The agreement, known as the Atlantic Accord, was unpopular in the rest of Canada as it was considered unfair to other provinces. It was particularly criticized by Ontario Premier Dalton McGuinty. While Ontario was traditionally one of Confederation's "have" provinces, while Newfoundland was a "have-not", this has changed in recent years. McGuinty complained that his province - already sending more money to the federal government than it gets back in equalization payments - would get further shortchanged as the accord permitted Newfoundland to keep its oil revenues rather than sharing it with the other provinces. While the Accord did prolong the federal Liberal government's time in power, it was viewed as "short-term gain for long-term pain" as Paul Martin gained a reputation for doing or saying whatever was possible in order to stay in power, something that caused Ontario voters to become disenchanted with the Liberals.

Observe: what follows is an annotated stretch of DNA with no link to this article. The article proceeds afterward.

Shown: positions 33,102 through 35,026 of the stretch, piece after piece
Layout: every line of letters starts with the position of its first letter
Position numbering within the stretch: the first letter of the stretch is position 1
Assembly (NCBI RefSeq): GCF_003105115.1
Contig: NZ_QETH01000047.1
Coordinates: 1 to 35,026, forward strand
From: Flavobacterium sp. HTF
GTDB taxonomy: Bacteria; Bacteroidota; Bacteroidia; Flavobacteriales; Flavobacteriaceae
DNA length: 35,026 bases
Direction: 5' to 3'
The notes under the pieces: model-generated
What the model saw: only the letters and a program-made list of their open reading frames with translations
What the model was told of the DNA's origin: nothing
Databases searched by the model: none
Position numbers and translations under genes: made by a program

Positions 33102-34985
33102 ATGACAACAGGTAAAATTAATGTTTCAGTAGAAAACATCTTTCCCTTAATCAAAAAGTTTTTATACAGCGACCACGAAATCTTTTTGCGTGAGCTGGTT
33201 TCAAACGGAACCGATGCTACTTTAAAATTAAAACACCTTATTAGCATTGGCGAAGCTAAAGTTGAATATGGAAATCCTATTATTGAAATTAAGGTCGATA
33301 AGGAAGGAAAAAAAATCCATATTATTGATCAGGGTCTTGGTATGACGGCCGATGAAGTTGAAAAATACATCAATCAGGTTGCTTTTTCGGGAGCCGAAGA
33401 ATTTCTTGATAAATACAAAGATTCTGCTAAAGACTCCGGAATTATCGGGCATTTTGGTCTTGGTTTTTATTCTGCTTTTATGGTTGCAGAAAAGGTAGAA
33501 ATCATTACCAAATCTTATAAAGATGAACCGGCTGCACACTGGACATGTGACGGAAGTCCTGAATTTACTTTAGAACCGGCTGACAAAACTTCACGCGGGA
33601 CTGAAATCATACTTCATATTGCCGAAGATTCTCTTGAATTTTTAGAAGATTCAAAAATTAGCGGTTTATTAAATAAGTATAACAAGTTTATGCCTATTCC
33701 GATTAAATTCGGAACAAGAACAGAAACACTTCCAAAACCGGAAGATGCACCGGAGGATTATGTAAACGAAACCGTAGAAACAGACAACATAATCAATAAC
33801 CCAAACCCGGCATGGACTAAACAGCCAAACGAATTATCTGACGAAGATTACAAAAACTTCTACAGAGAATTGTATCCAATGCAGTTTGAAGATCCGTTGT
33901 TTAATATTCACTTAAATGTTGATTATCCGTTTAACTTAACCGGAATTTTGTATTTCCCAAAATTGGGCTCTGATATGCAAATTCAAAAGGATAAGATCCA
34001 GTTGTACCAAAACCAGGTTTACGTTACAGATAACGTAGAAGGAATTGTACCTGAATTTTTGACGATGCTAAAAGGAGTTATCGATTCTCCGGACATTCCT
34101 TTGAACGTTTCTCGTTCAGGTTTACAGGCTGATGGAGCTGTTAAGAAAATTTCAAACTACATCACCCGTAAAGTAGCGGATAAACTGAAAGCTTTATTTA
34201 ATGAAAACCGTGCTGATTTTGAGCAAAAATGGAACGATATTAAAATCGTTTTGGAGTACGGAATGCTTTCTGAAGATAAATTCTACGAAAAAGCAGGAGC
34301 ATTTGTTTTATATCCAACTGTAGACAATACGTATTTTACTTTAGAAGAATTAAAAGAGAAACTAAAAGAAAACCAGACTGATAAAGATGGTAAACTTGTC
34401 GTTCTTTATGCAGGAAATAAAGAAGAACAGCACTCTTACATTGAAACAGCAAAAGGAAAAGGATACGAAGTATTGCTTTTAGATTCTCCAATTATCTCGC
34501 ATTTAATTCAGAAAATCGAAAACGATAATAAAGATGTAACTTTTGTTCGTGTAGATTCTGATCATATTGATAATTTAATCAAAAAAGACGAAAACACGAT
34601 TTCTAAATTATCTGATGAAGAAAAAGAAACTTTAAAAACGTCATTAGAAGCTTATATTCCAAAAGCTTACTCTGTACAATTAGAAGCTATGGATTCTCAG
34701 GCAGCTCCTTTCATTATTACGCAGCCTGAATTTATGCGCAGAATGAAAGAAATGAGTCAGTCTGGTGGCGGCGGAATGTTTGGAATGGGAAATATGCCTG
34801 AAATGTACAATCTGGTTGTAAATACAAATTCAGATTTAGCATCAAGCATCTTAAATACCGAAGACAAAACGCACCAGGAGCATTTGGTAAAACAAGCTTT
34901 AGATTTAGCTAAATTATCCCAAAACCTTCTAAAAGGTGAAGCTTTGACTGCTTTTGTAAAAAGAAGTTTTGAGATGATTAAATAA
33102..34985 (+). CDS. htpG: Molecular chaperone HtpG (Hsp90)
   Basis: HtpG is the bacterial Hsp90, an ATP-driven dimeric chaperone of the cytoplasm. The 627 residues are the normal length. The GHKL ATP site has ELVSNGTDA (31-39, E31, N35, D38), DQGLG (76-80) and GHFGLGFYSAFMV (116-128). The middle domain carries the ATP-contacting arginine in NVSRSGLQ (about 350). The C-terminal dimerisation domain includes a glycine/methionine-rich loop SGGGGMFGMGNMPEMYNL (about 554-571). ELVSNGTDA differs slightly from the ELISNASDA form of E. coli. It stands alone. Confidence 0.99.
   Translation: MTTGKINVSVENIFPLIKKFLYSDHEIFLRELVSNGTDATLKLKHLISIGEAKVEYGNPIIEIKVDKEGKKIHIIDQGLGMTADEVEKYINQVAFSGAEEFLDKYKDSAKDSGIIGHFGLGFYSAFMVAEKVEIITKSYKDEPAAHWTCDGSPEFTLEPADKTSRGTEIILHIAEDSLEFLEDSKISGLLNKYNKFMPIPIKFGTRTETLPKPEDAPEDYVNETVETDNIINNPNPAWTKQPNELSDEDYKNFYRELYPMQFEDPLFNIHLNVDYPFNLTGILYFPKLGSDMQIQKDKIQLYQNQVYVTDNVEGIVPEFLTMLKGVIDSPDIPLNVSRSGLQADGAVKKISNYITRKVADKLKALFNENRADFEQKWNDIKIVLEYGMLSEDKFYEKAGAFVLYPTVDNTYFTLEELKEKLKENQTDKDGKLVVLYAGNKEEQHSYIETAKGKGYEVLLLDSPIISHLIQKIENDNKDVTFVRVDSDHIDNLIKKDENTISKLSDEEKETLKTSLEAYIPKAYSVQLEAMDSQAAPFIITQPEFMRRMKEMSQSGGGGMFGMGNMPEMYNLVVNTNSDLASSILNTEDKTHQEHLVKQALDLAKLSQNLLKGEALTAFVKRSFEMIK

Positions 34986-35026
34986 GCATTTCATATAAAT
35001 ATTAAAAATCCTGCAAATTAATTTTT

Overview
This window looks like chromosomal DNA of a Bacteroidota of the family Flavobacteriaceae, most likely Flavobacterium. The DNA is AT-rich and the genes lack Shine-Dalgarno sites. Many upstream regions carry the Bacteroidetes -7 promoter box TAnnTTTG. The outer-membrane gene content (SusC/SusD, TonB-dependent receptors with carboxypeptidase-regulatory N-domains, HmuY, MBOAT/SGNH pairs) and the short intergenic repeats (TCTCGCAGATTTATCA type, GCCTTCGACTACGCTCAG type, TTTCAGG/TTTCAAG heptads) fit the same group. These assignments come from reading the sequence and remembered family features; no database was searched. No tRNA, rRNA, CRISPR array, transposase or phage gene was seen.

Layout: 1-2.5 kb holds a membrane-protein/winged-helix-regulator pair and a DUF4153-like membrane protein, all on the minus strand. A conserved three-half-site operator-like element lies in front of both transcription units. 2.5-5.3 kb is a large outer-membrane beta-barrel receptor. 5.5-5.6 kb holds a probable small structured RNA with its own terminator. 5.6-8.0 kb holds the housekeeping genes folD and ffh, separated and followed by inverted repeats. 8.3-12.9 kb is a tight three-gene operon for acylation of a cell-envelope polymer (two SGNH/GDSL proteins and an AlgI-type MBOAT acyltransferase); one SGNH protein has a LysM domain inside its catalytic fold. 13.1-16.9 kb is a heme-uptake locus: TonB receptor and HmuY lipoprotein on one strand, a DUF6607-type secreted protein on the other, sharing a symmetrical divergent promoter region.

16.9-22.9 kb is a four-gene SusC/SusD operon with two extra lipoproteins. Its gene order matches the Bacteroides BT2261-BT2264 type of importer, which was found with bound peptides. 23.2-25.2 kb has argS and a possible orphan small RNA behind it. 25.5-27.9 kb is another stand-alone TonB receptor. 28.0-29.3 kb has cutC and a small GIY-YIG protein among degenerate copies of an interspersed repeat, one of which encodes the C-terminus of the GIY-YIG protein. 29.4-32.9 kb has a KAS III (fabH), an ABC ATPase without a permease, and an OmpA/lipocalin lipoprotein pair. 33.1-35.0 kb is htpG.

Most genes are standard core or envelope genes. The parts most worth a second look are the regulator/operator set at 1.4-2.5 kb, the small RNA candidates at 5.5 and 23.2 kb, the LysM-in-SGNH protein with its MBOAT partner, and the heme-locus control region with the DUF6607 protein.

On January 4, 2006, during the 2006 federal election campaign, then-opposition leader Harper sent a letter to Williams with the following statement regarding equalization:
A Conservative government would also support changes to the equalization program to ensure provinces and territories have the opportunity to develop economies and sustain important core social services. We will remove non-renewable natural resource revenue from the equalization formula to encourage the development of economic growth in the non-renewable resource sectors across Canada. The Conservative government will ensure that no province is adversely affected from changes to the equalization formula.